Brown bags are a fun and time saving way to hold meetings within tight schedules.
By CAROLINE MWENDWA
Sometimes a day can be so clammed up with things to do that calling for a meeting during the working hours feels like a time waster. That is when a brown bag session comes to save the day. Some items such as discussing pertinent issues affecting a small group of people in the organisation, or even clarifying on various functions of an organisation to new employees, can be discussed in brown bag sessions.
A brown bag session also known as ‘lunch and learn’ are a fan and motivating way of sharing information, where employees talk of their interests or opportunities to learn over lunch hour. Instead of the organisation incurring costs of meals and space in hotels, or using up working hours, employees come with their own lunch, in a boardroom or an agreed venue and eat while engaging in the agreed discussions. The name ‘brown bag’ is derived from the common packaging of the lunch carried by the participants, especially fast foods.
Why brown bag session
The setting is usually informal which encourages openness and participation as opposed to a tight environment where people have their guards uptight. This makes the session interesting while edifying at the same time. Brown bag sessions are built around the need for continuous learning, and may be on various lifelong skills, which can enhance the teams’ performance at work and knowledge about life in general. As such, speakers can be outsourced, or just in house, depending on the topic of discussion and interests of the members.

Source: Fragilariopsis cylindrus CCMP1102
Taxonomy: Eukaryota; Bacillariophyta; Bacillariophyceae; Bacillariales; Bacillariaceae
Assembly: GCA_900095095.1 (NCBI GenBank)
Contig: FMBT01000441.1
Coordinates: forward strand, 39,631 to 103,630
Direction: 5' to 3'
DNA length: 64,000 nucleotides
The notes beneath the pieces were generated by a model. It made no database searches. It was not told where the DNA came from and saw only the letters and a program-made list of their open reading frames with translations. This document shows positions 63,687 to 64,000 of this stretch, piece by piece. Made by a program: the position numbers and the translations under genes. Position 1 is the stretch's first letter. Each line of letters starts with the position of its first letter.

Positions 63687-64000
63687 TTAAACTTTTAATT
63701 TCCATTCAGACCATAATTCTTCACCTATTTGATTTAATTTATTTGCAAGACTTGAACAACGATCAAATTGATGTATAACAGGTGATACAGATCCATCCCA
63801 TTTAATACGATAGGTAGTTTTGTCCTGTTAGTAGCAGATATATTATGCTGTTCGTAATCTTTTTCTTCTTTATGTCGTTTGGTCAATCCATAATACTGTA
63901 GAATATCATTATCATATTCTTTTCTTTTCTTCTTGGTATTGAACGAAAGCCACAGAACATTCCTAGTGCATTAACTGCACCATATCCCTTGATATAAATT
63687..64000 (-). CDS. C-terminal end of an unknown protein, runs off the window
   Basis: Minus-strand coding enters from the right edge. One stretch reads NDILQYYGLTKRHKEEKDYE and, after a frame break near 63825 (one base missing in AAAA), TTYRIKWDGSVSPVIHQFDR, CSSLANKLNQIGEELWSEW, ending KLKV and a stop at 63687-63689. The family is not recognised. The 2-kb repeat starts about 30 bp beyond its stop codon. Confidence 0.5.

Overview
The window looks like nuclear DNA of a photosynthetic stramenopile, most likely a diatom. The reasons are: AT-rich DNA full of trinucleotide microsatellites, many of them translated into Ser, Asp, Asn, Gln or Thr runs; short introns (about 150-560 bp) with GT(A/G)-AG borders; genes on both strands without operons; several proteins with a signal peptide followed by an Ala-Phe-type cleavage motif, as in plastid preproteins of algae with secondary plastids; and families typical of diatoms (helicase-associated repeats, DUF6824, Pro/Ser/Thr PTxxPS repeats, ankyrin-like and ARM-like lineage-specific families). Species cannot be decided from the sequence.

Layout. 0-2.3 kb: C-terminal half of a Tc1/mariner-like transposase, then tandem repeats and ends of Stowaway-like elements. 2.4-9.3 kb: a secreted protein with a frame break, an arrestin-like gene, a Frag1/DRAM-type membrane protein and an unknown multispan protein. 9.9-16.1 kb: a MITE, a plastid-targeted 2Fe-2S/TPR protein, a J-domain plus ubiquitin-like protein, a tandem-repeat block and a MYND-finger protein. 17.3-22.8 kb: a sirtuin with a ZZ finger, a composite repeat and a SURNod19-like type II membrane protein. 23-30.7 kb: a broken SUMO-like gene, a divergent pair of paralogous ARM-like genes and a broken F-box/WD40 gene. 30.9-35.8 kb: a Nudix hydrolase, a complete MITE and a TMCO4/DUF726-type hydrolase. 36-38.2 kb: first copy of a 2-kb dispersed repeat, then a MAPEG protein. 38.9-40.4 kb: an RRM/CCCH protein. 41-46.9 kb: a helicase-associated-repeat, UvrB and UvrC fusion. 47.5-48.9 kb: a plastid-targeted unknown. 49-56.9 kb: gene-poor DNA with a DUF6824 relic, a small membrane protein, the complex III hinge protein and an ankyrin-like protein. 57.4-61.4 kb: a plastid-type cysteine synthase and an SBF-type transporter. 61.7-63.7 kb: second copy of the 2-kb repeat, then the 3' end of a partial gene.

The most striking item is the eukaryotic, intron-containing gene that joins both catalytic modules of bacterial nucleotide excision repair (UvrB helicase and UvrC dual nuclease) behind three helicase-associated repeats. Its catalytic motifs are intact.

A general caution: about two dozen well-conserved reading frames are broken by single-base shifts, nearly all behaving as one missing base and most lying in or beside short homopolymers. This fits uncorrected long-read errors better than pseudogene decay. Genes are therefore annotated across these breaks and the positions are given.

They are also a great way to create team building and increase productivity of the staff, as they help break the workstation routine. Finally, there are minimal costs billed on the company as in most cases individuals cater for their own lunches. However, if you are the organiser, you can identify a sponsor of the session, who sees value of the discussions, and suggest that they sponsor the meals.
Choosing topics for Brown Bag sessions
While there can be a wide range of organisational topics such as benefits of various company provisions to employees or a detailed explanation of product(s) or service(s) of the organisation, brown bag sessions could be on other ‘out of the box’ agenda benefiting the participants. For example, staff could pick a topic on parenting, shopping healthy food stuffs, issues on personal image and so on. Of importance is having the attendees aware of the agenda on time so that they can come prepared. The more interactive the session, the better. By frequently setting up these sessions, employees learn so much about one another, and become savvy on the topics they discuss, hence killing many birds with one stone.
Caroline Mwendwa is the editor Management Magazine. Email: email@example.com